Fast forward to this week. Oops, better book that perfect vacation rental. Summer is just around the corner!
Let me tell you, it was tough. Lots of places are already booking up. If you’re thinking of staying fairly local for a weekend, week or monthly getaway, you better get crackin’ and book that shit.
And the best part about it? It’s not our house.
Looking for vacation rentals? I found Vacation Rental By Owner to be the easiest search for pet friendly homes. There’s a little paw print icon indicating which homes welcome dogs.
Other places to find rentals:
Craigslist. You’ll have to search the area you want to stay, not NYC. Is that obvious? I thought listings should be posted under NYC for people wanting to get out of NYC, since this is the center of the universe.
posted @ 7:14 am Comments (0)
For the first time in over 10 years, I don’t have a country escape from NYC. Now that the weather is showing signs of improvement, it’s all about my summer vacay. I’m assuming it’s wise to book a rental like asap, right? No, I don’t want to go to the same place for the entire season. A week or a few weekends breaking from the Big A will suffice.
Now, I’m usually an upstate gal, but maybe I want to try something new? Below is a list of lovely weekend getaways from NYC. Any thoughts for a secluded place in the woods where our dogs can run free? Must be close enough to restaurants and culture or we’ll die.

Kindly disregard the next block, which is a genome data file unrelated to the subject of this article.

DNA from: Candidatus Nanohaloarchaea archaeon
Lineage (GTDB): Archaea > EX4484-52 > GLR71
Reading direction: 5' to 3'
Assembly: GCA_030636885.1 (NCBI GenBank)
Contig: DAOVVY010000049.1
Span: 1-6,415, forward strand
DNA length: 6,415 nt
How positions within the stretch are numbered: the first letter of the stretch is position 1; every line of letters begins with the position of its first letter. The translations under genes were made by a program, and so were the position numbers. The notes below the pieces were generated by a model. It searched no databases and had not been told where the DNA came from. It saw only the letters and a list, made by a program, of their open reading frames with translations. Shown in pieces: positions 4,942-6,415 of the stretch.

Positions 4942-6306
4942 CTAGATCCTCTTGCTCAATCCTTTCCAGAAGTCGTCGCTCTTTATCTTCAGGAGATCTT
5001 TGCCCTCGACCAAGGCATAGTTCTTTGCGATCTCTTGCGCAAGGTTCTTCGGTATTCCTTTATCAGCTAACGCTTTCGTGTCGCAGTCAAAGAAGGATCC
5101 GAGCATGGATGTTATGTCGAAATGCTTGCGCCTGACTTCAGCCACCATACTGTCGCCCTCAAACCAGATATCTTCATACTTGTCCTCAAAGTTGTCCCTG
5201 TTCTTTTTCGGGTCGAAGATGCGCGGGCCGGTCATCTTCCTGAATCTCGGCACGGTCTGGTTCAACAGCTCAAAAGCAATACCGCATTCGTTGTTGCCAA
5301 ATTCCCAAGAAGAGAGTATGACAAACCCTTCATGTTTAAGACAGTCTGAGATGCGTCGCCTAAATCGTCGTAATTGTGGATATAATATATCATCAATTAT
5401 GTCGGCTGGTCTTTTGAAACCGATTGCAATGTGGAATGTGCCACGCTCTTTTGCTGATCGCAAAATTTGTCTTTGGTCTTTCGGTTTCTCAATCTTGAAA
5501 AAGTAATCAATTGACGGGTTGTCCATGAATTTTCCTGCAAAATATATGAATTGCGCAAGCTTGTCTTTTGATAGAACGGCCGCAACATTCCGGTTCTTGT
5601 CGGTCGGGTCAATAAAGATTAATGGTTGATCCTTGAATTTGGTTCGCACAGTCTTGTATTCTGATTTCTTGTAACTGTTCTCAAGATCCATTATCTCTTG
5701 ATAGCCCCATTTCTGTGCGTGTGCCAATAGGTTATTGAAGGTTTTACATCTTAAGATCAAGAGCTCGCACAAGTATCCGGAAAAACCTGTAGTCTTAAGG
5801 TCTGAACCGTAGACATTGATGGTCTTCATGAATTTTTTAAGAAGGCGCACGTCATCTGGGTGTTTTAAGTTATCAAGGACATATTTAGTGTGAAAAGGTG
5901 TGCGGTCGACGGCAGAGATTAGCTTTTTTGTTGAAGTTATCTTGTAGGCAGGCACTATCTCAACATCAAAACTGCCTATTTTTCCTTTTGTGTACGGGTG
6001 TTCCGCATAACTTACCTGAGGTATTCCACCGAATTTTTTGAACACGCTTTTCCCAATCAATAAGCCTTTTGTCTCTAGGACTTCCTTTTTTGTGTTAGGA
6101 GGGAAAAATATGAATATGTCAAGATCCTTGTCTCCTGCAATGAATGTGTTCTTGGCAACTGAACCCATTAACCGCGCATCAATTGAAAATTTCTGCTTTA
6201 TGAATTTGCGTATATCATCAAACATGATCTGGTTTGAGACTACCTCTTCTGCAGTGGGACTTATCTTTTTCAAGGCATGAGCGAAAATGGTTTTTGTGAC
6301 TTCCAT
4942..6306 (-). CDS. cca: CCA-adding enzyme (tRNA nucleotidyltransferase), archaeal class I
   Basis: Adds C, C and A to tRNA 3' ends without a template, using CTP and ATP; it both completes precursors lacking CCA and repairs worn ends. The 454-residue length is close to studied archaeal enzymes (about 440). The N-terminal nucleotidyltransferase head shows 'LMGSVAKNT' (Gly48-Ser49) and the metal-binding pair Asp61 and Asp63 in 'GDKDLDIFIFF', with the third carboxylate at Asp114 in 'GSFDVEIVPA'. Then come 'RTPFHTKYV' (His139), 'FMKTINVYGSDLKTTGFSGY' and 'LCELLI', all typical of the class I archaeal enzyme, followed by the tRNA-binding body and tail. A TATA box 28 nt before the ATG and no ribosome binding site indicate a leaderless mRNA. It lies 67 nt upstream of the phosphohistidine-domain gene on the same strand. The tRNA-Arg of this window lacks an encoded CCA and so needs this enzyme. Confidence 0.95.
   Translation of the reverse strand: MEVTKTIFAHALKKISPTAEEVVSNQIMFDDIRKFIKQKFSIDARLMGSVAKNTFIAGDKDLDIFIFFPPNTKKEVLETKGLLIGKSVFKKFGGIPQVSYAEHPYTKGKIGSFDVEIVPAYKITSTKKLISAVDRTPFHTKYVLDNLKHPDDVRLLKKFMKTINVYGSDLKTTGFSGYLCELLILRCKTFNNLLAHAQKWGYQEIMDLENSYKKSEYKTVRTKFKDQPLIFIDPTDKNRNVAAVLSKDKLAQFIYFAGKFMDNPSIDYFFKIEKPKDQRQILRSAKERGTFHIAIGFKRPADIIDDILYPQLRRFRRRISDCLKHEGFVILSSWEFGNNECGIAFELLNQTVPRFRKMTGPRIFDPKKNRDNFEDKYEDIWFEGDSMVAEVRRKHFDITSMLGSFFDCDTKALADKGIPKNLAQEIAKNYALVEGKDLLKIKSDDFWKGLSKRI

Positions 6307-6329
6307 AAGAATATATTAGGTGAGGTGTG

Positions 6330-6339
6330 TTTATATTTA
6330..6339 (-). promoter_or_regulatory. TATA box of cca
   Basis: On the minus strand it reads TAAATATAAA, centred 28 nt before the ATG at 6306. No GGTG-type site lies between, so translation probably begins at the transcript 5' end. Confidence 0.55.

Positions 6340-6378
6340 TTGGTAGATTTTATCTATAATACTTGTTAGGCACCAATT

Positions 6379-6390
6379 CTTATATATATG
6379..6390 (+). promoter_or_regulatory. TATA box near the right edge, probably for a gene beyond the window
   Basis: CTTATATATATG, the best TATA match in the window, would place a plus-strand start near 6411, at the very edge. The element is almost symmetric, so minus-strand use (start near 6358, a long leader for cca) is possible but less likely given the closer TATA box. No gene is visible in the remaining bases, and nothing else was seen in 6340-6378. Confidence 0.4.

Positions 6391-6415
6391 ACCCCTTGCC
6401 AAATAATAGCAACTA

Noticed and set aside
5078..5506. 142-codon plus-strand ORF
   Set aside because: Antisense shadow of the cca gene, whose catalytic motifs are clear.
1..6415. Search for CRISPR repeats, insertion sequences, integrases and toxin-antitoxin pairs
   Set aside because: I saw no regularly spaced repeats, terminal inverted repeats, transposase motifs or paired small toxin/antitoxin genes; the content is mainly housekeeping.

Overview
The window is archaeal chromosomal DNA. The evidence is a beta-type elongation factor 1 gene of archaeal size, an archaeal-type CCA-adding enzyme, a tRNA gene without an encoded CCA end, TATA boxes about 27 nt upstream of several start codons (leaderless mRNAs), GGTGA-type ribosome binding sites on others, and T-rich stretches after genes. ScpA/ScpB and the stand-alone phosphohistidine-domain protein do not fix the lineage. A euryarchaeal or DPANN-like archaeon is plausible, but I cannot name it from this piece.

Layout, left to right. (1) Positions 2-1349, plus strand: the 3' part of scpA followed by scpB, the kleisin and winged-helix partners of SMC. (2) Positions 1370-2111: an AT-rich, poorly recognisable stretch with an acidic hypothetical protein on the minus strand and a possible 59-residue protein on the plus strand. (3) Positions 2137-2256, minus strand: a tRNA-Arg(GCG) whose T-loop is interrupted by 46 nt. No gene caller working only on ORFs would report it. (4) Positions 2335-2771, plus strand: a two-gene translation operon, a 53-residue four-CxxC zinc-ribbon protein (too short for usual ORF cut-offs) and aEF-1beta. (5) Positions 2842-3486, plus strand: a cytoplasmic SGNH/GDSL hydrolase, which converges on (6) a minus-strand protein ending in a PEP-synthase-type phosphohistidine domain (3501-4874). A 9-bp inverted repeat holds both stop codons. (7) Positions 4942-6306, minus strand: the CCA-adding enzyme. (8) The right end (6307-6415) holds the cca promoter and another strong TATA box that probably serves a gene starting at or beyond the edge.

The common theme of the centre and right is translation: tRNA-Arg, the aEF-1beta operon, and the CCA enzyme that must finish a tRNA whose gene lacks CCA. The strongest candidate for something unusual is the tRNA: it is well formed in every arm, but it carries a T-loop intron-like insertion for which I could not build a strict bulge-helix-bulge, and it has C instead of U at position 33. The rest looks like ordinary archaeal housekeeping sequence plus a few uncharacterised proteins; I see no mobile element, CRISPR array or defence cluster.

1. Catskills. Better the devil you know. Been going to the Catskills since birth. There’s something nice about knowing where you’re going without having to explore. Especially since this will be our “relaxing” vacation with the dogs. I’m including the before-you-hit-the-Catskill-area too…New Paltz, High Falls, etc.
3. Finger Lakes. Never been. I’m eying it as a possibility as it looks beautiful and it will probably have everything we’re looking for. Plus, my friend Scott who went to Ithaca says I’ll love it. Moosewood Restaurant and very pet friendly because of the veterinarian school. Added bonus: Seneca Falls aka “The Real Bedford Falls“! Best to hit that during Christmas season when the “It’s a Wonderful Life” festival is on.